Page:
The cabin has all the RS smatterings including quilted sports leather pews, perforated leather-bound steering wheel, aluminium pedals and carbon fibre trimmings. Overall, it is a more business-like setup, something we lauded in the regular A5 models and it is one of the best cabins in the segment.
Being the RS, performance is a key element. Gone is the previous model’s chesty, high-revving, normally aspirated 4.2l V8 and in its place is a new 2.9l V6 twin-turbo engine.
Yes, the downsizing phenomenon has also been adopted by Audi in the RS5 and while it has two less cylinders than its predecessor, it nonetheless has the same 331kW output. The big difference, however, is the new model’s torque figure of 600Nm, which is 170Nm more than the outgoing model. This, according to the company, has allowed the new model to sprint from rest to 100km/h in 3.9 seconds and top out at 250km/h, although the latter figure can be optionally raised to 280km/h.
As with all RS models, power is sent to all four wheels through the quattro system, which in this instance is allied to an eight-speed tiptronic gearbox instead of the previous model’s twin-clutch S-tronic transmission.
The move to a more conventional gearbox should not put you off as these ZF boxes have become dextral things in recent times. This is no exception in the RS5, which shoots through each gear in rapid succession.
Power is more than adequate as we found out at the model’s launch in the Western Cape as the RS5 has mounds of mid-range torque to pull you out of corners as we discovered on a gymkhana set up at an airfield.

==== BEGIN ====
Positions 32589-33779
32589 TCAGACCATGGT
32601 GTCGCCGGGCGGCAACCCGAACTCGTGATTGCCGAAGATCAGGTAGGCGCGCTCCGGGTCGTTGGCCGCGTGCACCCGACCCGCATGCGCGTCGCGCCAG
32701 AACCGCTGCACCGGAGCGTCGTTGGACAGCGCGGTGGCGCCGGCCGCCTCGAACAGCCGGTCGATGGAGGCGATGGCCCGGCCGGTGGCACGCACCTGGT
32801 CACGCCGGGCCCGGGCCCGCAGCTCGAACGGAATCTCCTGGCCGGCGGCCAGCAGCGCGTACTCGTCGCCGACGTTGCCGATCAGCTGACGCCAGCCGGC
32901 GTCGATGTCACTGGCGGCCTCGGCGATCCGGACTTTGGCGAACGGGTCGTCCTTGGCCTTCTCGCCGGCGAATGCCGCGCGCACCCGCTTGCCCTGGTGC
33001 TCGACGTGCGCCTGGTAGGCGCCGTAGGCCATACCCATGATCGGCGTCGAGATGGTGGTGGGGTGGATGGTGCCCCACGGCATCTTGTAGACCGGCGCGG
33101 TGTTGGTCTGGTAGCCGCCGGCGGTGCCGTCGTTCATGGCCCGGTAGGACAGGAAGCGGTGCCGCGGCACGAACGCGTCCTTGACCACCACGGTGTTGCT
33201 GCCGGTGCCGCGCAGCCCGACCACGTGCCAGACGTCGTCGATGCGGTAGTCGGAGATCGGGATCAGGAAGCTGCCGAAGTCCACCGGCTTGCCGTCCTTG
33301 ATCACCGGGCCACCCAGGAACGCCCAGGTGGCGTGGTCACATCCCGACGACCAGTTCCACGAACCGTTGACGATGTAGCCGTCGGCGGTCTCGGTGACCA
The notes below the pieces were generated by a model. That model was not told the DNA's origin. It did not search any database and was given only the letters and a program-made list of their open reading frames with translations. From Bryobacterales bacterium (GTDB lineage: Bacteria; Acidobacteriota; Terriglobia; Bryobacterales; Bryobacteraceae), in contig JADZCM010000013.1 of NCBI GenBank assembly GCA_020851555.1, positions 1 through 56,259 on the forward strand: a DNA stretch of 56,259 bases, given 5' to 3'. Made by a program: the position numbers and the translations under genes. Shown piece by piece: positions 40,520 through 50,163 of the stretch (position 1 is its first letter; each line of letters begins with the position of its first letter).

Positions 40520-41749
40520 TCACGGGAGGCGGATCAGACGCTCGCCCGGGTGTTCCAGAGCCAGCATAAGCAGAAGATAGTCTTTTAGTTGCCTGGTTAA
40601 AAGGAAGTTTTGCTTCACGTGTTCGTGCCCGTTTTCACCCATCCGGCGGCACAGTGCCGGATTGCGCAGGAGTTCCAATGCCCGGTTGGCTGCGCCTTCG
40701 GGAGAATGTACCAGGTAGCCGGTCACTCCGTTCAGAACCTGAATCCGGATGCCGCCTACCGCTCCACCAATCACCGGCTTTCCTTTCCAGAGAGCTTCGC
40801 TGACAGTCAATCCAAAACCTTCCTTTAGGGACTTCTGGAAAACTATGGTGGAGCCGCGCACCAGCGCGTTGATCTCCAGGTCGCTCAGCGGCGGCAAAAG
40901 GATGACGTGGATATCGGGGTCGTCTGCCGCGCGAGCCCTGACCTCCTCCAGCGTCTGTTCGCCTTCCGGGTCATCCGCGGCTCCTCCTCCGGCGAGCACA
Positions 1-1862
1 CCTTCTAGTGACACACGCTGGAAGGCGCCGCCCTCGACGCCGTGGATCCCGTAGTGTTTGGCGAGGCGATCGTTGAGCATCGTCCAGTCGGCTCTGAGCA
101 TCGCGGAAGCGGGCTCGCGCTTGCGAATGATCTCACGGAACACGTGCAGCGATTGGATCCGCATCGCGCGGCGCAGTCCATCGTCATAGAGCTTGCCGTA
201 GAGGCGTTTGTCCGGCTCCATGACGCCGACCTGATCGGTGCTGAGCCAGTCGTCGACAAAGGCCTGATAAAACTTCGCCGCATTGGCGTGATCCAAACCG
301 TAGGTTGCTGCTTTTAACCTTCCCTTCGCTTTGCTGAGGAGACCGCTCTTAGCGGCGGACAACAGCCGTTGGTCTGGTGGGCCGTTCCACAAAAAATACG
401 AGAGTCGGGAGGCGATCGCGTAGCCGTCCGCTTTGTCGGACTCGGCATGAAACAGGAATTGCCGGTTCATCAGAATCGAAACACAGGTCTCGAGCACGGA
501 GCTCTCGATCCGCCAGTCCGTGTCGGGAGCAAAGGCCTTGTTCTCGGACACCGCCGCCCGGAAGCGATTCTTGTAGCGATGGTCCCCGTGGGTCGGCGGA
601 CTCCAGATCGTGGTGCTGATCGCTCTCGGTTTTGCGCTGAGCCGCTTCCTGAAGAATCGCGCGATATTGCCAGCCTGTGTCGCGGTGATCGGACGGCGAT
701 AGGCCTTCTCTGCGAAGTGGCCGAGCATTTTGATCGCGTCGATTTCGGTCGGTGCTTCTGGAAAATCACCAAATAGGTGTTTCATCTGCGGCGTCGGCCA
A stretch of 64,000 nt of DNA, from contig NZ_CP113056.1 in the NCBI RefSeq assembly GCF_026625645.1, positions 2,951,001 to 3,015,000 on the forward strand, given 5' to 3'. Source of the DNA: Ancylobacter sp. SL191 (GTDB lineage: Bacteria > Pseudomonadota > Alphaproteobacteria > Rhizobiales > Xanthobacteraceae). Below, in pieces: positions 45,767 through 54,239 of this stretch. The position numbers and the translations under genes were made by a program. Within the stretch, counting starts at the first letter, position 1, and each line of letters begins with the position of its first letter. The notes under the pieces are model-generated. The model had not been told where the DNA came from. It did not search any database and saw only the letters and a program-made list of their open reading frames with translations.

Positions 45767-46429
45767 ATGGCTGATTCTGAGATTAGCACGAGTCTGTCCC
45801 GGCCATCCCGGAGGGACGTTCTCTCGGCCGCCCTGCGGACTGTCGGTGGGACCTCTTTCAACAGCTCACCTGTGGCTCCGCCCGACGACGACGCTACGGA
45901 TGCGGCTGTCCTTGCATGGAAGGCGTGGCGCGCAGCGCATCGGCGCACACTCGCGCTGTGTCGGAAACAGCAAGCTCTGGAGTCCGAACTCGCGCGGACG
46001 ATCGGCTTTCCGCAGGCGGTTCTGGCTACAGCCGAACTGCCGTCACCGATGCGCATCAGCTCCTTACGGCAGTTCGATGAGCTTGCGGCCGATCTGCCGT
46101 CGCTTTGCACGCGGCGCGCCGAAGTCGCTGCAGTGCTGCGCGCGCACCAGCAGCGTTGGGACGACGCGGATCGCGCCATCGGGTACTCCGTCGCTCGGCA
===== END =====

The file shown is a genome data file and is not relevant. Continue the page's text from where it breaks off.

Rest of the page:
There seems to be more agility from the new model, thanks to a lighter engine up front and the more rear-biased quattro system, which we first experienced in the RS3 sedan. However, it is out on the road on the sweeping bends of a mountain pass where the model truly comes into its own. Gone is the heavy nose that plagued the previous model, which resulted in terminal understeer should you press on in tighter corners.
The new V6 engine might have lost the soul-stirring exhaust note of its predecessor, but I will stop short of saying that it is demure. It makes all the right noises once the exhausts flaps are wide open, but it is the rich torque at your disposal that truly makes this one a consummate, long distance GT rather than an outright performance coupe.
It shares a similar disposition with the AMG C63 coupe, which makes them both perhaps the more agreeable choices for most people. For the purist, however, the M4, particularly in Competition Pack is peerless in this company.